English Lord Brett Sinclair and American Danny Wilde are both wealthy playboys, they are teamed together by Judge Fullton to investigate crimes which the police can't solve. These two men ... See full summary »
The classic story from the early days of Rome where there are no women. Romulus, the founder of Rome, finds women to be wives from Sabina where there are a lot of women. The Sabine men, of ... See full summary »
During the Napoleonic era, in Spain, a young postulant falls in love with a handsome British soldier who is recovering with others of his regiment after being wounded. Before leaving, he ... See full summary »
During World War One a British aristocrat, an American entrepreneur and the latter's attractive young daughter, set out to destroy a German battle-cruiser which is awaiting repairs in an inlet just off Zanzibar.
Bret and Bart Maverick (and in later seasons, their English cousin, Beau) are well dressed gamblers who migrate from town to town always looking for a good game. Poker (5 card draw) is ... See full summary »
Rod Slater is the newly appointed general manager of the Sonderditch gold mine, but he stumbles across an ingenious plot to flood the mine, by drilling into an underground lake, so the ... See full summary »
Ivanhoe, a worthy and noble knight, returns to England after the holy wars. He finds England under the reign of Prince John and his henchmen and finds himself being involved in the struggle for the throne of England.
Matthew has everything a young man could want: a large apartment in Monaco, which he shares with his best friend Sebastian, affluence and all the women he wants end up in his bed. When Emma... See full summary »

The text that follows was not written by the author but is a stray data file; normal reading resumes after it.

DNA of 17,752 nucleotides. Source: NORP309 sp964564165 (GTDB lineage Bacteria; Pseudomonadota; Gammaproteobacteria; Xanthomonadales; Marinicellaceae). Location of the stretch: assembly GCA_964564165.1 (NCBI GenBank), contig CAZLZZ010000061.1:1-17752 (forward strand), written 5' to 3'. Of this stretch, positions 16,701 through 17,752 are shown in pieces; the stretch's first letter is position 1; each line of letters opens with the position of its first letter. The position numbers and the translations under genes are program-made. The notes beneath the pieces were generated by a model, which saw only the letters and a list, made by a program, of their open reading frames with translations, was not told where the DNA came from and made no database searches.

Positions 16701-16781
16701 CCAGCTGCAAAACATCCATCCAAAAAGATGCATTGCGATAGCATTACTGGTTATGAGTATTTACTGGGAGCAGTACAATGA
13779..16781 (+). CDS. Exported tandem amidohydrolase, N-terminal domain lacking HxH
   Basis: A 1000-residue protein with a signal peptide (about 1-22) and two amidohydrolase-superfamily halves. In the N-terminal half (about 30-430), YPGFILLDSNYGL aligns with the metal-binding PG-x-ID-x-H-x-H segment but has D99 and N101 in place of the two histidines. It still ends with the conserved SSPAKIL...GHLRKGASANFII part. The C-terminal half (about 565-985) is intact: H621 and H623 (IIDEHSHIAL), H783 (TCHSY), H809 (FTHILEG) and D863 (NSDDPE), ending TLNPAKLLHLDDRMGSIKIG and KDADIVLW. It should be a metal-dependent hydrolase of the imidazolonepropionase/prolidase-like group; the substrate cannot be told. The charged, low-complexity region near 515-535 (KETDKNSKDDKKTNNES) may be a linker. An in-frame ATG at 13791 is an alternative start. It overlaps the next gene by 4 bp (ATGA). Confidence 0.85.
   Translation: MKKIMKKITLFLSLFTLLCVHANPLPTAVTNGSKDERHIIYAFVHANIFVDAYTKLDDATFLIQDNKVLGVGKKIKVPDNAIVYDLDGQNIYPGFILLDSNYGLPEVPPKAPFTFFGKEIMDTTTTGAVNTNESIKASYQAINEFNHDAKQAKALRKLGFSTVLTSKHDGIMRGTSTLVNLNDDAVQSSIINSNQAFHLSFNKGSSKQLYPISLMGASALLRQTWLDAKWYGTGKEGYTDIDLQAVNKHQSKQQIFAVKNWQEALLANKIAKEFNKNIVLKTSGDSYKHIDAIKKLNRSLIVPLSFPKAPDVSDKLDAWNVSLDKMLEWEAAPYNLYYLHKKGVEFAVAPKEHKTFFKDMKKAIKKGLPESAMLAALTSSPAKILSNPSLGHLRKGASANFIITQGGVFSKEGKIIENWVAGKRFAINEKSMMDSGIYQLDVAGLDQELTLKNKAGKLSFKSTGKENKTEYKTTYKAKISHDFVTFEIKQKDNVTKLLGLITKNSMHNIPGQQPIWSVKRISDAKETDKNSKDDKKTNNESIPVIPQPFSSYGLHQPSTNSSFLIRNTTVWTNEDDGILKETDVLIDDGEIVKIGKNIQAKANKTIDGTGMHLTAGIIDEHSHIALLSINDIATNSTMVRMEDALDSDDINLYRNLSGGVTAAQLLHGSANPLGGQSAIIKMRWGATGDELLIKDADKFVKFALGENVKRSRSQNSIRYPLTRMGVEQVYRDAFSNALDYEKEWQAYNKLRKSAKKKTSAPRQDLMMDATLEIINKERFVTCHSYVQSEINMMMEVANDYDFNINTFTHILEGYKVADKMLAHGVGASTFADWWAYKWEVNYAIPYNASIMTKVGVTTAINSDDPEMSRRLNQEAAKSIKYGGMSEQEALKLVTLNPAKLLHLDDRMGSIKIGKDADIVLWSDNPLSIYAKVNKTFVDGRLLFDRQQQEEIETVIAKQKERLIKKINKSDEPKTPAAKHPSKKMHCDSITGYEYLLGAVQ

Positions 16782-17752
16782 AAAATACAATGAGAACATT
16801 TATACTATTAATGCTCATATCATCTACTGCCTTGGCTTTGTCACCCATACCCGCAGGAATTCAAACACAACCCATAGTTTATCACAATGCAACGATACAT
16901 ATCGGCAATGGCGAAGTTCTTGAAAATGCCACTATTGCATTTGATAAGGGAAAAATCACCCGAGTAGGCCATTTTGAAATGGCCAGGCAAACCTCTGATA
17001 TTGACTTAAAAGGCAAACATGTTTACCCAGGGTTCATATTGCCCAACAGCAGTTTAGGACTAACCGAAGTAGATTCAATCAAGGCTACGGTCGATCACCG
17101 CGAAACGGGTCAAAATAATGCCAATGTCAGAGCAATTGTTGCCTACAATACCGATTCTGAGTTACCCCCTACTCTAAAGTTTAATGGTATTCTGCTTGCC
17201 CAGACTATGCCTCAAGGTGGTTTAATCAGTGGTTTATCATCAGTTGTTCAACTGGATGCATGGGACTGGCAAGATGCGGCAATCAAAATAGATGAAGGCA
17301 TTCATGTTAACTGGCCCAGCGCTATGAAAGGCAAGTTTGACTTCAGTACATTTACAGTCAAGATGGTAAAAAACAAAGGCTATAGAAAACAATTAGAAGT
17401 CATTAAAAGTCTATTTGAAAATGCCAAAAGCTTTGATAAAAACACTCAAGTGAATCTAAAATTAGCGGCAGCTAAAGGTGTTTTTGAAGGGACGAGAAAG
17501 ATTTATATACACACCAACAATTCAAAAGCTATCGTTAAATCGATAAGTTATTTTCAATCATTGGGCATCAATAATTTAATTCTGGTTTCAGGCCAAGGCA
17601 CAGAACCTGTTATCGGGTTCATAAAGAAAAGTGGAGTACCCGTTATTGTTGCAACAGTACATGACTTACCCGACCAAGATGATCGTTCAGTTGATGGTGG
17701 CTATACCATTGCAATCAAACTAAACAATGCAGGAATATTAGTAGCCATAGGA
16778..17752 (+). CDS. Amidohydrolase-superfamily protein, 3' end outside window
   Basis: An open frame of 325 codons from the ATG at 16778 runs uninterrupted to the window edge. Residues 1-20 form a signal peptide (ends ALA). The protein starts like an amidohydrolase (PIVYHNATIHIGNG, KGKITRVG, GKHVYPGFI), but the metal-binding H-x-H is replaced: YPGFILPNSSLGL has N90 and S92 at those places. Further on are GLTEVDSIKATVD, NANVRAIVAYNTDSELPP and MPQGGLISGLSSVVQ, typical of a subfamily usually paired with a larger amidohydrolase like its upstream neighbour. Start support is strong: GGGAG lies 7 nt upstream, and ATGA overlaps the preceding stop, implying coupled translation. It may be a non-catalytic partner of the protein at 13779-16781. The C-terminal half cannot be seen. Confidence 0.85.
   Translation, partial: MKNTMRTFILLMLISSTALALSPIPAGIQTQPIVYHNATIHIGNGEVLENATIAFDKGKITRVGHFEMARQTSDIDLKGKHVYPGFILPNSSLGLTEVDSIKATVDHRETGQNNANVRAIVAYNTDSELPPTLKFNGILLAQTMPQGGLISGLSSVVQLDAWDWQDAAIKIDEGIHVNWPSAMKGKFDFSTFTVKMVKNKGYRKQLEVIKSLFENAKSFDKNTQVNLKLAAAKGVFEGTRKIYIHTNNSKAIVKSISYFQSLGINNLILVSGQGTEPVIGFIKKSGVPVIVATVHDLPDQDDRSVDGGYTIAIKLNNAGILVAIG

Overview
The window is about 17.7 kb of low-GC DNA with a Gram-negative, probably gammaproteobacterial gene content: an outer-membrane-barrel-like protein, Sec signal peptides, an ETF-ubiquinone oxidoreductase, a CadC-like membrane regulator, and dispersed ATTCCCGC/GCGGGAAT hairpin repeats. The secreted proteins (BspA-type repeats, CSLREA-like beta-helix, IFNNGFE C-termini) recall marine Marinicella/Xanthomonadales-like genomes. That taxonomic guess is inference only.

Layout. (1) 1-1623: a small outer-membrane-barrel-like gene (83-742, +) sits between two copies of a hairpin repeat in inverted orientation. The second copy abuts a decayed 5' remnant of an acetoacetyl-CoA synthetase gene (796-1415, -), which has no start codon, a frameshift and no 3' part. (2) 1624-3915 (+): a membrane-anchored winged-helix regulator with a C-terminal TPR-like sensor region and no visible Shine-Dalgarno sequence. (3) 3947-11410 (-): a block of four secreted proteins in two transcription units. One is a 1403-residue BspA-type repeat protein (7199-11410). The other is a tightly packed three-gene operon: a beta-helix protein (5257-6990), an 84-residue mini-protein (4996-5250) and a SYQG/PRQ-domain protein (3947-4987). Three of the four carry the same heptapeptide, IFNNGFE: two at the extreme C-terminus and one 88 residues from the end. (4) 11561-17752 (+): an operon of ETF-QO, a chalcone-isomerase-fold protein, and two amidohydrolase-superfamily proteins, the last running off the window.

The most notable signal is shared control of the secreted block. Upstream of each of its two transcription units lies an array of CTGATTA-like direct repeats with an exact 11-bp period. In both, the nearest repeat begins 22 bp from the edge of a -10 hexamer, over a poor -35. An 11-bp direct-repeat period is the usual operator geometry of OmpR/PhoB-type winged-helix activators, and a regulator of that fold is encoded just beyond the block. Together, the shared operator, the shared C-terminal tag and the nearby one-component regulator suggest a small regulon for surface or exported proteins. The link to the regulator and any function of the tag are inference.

The much-modified-for-television adventures of Walter Scott's Sir Wilfred of Ivanhoe, a noble knight and champion of justice during the reign of evil Prince John. Written by
Marg Baskin <firstname.lastname@example.org>
Theme Song Reminded Us of the GILETTE BLUE BLADES Commercial Jingle...
AH YES, THIS is yet another obscure title from those early Paleozoic Days of 1950's television. It is a co-production of Columbia Pictures' television Subsidiary, Screen Gems of the U.S. and Sydney Box Productions of the U.K. Being filmed in "Merry Olde England" with this international economic partnership it represented a sort of Entertainment World's replication of the great Alliance of the 1940's.
THIS IS THE first recollection that we have of Mr. Roger Moore. Although the series certainly could not be considered to be anything but fodder for the bubble-gum crowd, and certainly not "Art", Roger has nothing to hang his head about; for it is a starting point, an entry vehicle for which any actor would be grateful. (That would include the future Simon Templar/THE SAINT, Beau Maverick/MAVERICK and 007 JAMES BOND.)
AS WE CAN remember, the origin episode had a young Sir Wilfred of Ivanhoe winning his knightly spurs and pledging that he will be a sort of Knight Trouble Shooter for all in Prince John's oppressed England. He immediately frees Serf Gurth and his son, Bart; who become his Squire and Page, respectively.
AFTER ONLY A FEW episodes, young Bart was left with Friar Tuck (or someone like him) at a monastery for the lad's education. Ivanhoe and Gurth then take off, a la Lone Ranger, to fight injustice, throughout England. (There is an interesting similarity here; as the format and story lines could be those of typical "B" Western material.)
AS WITH MOST pilot episodes, there were more actors portraying knights, more horses, more action; all intended to sell the series, not only to the potential viewers; but also to pro$pective $ponsor$!
AFTER ALL, IT'S the Anglo-American way!
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